Three Cape Town events next month – That Art Fair, the Guild International Design Fair and the Cape Town Art Fair – herald the start of the local art festival season and with this in mind, the Mail & Guardian has selected 10 art fairs and events to check out around the country this year.
In order of when the art fairs take place, here’s our list:
That Art Fair
This new art fair is another event to add to Cape Town’s packed visual arts calendar. The Art South Africa initiative – which takes place in the same week as Design Indaba, the Guild International Design Fair and the Cape Town Art Fair – presents works by up-and-coming young artists from the continent. It takes place in a parkade in Salt River on the fringe of the gentrified Woodstock, a neighbourhood that has, over the years, become home to many of the city’s art galleries. Unlike traditional art fairs, this showcase features comic art, fashion exhibitions and graffiti murals.
The second edition of this fair, which shines a spotlight on design from all over the world, is all set to have a huge effect on the global craft scene. The five-day event is to host works by some of Mzansi’s esteemed artists, such as Kendell Geers and Conrad Botes, who is putting on a solo show of large-scale sculptural works. The Southern Guild show taking place at Cape Town’s V&A Waterfront boasts Botswana furniture designer Peter Mabeo’s human nests and Los Angeles-based design company the Haas Brothers will debut a new collection called Afreaks.
Despite the Cape Town Art Fair being fairly new on the art scene, this four-day event is fast becoming a drawcard for collectors, dealers and artists. Taking place during the city’s annual Design Indaba week, the fair features speakers such as American critic and performance art curator RoseLee Goldberg and South African artist Stephen Hobbs. This year’s exhibition highlights include museum night at the Iziko Museum and the Art in Public Places installations around the V&A Waterfront. Showcasing contemporary art from a range of galleries across the country, the fair takes place in two main venues at the V&A Waterfront: The Avenue and a marquee alongside the new Zeitz Museum of Contemporary Art Africa.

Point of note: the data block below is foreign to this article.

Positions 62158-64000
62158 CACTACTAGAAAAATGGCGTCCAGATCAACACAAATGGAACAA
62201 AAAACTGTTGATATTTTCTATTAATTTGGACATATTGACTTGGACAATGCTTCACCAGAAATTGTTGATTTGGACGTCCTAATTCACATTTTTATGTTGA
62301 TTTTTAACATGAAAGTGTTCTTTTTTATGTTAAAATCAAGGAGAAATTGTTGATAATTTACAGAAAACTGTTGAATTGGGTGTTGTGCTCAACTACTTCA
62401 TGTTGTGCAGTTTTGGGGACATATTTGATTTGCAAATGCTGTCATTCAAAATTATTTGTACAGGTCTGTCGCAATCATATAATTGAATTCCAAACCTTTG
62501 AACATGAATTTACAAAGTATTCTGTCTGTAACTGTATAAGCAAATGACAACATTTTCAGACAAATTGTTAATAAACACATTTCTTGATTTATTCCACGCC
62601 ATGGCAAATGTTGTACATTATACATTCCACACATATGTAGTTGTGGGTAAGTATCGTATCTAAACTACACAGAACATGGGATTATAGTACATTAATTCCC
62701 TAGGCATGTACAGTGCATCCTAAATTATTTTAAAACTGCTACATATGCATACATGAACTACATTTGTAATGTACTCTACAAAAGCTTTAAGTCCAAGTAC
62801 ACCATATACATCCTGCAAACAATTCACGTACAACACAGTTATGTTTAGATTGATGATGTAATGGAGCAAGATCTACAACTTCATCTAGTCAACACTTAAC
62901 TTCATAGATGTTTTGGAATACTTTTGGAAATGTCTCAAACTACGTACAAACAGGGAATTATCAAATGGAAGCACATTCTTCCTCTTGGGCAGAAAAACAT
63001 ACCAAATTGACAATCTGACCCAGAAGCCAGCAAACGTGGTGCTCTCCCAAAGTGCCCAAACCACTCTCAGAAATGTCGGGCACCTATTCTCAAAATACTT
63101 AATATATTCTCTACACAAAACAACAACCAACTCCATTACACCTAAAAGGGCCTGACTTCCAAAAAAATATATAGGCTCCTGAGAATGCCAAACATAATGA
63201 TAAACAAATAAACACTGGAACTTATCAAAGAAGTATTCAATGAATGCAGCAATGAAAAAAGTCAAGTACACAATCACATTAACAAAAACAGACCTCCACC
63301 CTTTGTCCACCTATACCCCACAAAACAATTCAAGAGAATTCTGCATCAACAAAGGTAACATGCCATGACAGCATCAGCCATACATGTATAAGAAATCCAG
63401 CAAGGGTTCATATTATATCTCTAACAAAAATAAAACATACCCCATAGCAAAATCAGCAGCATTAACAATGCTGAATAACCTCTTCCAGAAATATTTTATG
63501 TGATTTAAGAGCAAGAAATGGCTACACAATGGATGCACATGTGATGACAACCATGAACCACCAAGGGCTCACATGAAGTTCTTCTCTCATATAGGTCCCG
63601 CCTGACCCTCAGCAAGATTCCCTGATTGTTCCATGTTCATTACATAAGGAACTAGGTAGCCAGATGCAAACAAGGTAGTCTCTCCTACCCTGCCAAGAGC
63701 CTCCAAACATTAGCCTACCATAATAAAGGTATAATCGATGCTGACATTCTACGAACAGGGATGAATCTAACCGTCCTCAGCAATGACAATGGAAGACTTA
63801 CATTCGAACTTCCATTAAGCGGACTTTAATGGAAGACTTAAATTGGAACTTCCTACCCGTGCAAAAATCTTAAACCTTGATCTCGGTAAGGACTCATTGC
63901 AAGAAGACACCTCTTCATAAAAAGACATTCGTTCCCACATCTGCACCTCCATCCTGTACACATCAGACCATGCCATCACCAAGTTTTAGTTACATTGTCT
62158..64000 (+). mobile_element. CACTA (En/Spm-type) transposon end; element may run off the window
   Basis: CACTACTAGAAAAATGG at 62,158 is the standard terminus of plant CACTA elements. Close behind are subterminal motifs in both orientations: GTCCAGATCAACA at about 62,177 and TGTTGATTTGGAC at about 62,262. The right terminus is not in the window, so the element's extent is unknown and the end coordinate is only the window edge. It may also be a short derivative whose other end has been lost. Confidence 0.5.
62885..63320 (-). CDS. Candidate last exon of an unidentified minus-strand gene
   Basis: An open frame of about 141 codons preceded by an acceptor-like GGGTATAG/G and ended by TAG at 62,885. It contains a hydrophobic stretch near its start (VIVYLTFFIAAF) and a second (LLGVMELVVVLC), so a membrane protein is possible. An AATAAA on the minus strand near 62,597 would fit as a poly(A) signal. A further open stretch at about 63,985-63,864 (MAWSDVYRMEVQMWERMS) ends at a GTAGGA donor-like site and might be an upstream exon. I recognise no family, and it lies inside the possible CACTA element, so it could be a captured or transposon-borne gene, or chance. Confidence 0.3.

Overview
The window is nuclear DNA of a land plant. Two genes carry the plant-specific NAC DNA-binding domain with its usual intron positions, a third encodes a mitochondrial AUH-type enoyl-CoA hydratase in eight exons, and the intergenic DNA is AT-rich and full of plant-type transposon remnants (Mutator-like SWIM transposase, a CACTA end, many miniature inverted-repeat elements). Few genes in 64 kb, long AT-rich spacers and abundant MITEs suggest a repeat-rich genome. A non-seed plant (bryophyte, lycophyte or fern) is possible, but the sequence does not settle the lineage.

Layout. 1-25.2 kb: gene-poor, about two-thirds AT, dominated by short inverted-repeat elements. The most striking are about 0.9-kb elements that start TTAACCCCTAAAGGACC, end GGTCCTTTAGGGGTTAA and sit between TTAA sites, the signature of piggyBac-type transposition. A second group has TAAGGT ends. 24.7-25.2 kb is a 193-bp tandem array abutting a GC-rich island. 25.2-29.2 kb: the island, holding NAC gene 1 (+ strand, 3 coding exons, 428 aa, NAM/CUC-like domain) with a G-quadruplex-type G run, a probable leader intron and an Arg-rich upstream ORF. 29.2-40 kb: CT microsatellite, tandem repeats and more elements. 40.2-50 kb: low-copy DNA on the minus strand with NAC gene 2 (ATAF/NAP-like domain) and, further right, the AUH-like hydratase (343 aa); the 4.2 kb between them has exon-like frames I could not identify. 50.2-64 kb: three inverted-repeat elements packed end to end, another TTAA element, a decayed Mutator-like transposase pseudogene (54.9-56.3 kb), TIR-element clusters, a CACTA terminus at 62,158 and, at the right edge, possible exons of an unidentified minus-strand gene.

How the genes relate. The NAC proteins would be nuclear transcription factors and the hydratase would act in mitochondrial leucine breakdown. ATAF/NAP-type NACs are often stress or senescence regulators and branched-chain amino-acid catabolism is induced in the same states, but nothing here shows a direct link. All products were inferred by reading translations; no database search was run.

Penny Siopis’s artwork will be on display during the art fair. (David Harrison)
At annual festival, photographers from the continent challenge 'Afro-pessimist' narrative
The results of such explorations can be problematic. When the
Swiss-Guinean photographer Namsa Leuba traveled to her mother’s native
Guinea for the first time, hoping to probe the mystical aspects of her
African roots, she took sacred statues and fetishes and attempted to
“separate [them] from their religious context in order to immortalize
them in a Western framework.” Many villagers, however, considered her
images sacrilegious and reacted to them with hostility. The experience
helped frame the photographer’s later works.
“I constantly question myself,” says Leuba. “Through a lens, I test my
self-analysis and I put myself up for discussion. In some ways, my
photographs are judgments, or accusations.”
While Leuba’s series for LagosPhoto, “Cocktail,” explores
contemporary representations of the African woman’s body, the lavish
photos — originally commissioned by the Paris-based fashion and culture
magazine WAD — burst with a colorful boldness and insouciance that seem
to speak to an Africa that is increasingly young and urban. Indeed, many
of the participants in this year’s festival are conversant in the
visual tropes of hip-hop and fashion, something that artists like
Chiurai suggest will be a powerful force for Africans photographers
shaping a new narrative for their continent.
“There’s a different language that my generation uses,” he says. “The
population is younger now. We have a greater voice in all of this.”